Six Flags theme parks are the latest in a growing number of entertainment venues that have decided to keep selfie sticks at arm’s length.

Six Flags theme parks are the latest in a growing number of entertainment venues that have decided to keep selfie sticks at arm’s length.

The chain — including its original park in Arlington — recently told season ticket holders that the devices are no longer welcome. The selfie stick, among the hottest gift items last Christmas, is a retractable pole featuring a bracket to hold a cellphone so the user can shoot better selfies.

Six Flags follows the lead of Disney’s parks, one of which shut down a roller coaster midride to remove someone using a selfie stick. At Disney, the ban initially applied only to the rides but was expanded to include all places in the parks.

"We made this decision based on our own environment, although a growing number of facilities have banned these items in the interest of public safety," Six Flags spokeswoman Sharon Parker wrote in an email. "We have not had any incidents involving selfie sticks. Our goal is to prevent such an occurrence."

This appears to be part of a backlash as prominent events, from Lollapalooza to Wimbledon, shut down the selfie stick trend. The photo tools also pop up regularly in quirky news tidbits, including a stick used to stop a drowning and President Barack Obama’s use of another in a Buzzfeed video.

Locally, the devices have already been banned at AT&T Stadium, the Dallas Cowboys’ home in Arlington, with little public discussion. Team officials did not explain why.

The Texas Rangers put them on the banned list at the start of this season. Their concern was the distraction of having poles and phones waving above fans’ heads during games.

The sticks, which generally cost between $5 and $20, have been forbidden at American Airlines Center since the start of 2015. Melissa Koehler, AAC’s marketing director, said there were concerns the devices could "become a nuisance to patrons and interrupt their experience at the arena."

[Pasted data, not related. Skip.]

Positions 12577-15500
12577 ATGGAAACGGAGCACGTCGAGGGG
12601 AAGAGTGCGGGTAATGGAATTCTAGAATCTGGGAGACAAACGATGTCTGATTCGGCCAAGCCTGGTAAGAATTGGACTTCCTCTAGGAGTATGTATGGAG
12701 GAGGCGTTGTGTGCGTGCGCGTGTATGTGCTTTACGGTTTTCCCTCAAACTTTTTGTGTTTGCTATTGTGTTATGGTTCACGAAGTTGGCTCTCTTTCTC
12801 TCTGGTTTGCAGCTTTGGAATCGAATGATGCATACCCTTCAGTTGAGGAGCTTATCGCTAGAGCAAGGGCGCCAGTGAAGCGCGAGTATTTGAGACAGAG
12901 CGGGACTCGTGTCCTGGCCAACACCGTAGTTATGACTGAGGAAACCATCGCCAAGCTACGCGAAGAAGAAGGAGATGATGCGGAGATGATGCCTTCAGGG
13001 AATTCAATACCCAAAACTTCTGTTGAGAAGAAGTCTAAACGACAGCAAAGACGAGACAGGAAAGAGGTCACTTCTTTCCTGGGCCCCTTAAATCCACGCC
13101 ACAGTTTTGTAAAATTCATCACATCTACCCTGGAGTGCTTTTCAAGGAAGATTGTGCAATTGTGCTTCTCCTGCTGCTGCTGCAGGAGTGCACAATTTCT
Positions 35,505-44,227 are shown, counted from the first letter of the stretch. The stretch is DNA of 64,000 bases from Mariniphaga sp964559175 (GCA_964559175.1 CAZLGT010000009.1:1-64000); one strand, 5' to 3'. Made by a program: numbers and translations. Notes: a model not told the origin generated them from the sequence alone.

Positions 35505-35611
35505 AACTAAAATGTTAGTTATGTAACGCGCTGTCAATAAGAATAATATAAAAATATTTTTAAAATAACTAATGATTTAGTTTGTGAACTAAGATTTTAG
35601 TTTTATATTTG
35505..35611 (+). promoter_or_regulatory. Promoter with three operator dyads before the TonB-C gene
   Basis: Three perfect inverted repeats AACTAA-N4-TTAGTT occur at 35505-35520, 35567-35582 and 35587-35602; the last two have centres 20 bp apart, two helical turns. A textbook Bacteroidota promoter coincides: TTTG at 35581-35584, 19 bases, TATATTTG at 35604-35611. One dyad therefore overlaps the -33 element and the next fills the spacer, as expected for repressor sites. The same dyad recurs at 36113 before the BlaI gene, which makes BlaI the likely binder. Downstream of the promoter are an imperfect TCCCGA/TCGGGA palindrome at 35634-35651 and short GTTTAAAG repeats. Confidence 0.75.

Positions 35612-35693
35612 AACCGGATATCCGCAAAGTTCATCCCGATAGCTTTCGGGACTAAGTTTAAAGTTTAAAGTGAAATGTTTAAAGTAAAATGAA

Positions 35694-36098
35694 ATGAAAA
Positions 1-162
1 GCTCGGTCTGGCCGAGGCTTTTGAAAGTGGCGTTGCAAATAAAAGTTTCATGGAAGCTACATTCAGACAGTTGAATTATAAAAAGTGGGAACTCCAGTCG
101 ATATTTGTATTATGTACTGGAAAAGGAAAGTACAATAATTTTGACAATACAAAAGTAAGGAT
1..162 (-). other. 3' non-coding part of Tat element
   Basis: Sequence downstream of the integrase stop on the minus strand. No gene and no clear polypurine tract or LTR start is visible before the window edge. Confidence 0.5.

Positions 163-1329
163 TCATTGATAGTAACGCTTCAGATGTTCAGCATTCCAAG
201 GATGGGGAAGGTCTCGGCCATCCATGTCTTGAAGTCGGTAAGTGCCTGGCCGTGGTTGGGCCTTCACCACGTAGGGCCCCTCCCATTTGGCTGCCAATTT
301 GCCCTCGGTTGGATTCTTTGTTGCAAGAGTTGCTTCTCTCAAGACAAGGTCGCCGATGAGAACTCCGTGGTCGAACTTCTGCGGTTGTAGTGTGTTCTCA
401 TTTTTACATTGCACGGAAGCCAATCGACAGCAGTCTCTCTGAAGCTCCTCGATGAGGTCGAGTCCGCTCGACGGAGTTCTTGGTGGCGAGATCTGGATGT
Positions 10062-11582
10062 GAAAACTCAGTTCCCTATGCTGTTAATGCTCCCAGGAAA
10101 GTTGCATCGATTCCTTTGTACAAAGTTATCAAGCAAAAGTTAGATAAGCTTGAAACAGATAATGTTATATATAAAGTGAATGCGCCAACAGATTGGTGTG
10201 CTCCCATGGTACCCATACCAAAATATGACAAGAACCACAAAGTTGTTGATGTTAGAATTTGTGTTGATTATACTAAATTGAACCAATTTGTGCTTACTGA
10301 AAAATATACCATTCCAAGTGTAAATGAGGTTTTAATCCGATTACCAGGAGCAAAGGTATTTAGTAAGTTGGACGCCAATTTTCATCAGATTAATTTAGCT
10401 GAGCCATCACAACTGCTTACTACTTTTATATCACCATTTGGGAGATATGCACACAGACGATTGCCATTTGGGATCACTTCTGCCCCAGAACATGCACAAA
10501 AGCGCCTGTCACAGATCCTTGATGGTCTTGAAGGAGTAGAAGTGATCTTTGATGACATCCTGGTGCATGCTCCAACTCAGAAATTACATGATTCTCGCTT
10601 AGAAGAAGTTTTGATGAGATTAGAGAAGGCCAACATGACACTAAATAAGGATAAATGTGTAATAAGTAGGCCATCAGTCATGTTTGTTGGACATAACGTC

The Perot Museum of Nature and Science and a growing number of prominent museums also tell visitors to leave their selfie sticks at home or in their cars. The bans usually include tripods and other monopods.

Dallas Zoo staff is keeping an eye on selfie stick usage but hasn’t moved toward a ban.

"We’ve haven’t deemed them a big enough problem to take action," said zoo spokeswoman Laurie Holloway. "But if it gets to the point that 50 percent of the guests are poking others with them, then we might."

She said employees are also watching for visitors who might use the sticks to extend a phone into the enclosures. Like many modern zoos, there are fewer bars and cages and more open areas for the animals.

The Fort Worth Zoo also hasn’t moved against selfie sticks. But the Central Park Zoo in New York City appears to be one of a few zoos to ban the devices.

On social media, selfie sticks are praised for their awesomeness and utility, and vilified for their contribution to narcissism and obnoxiousness. Time magazine called it one of the 25 best inventions of 2014, but it’s also picked up the nickname of "narcistick."

The bans are so prevalent that an online travel company created a website to give visitors a quick travel guide for wielding selfie sticks (yes at Stonehenge; no at Mecca).

The website is still young and its database small. It lists just one venue each in Dallas, Houston, Chicago and Los Angeles, and none in some other large U.S. cities. Just four venues — three museums and a theme park — were listed in Texas.

It hadn’t been updated to include Six Flags or the state’s major sports venues, where the decline of selfie sticks moved as quickly as their arrival and boom.

Follow Jeff Mosier on Twitter @jeffmosier


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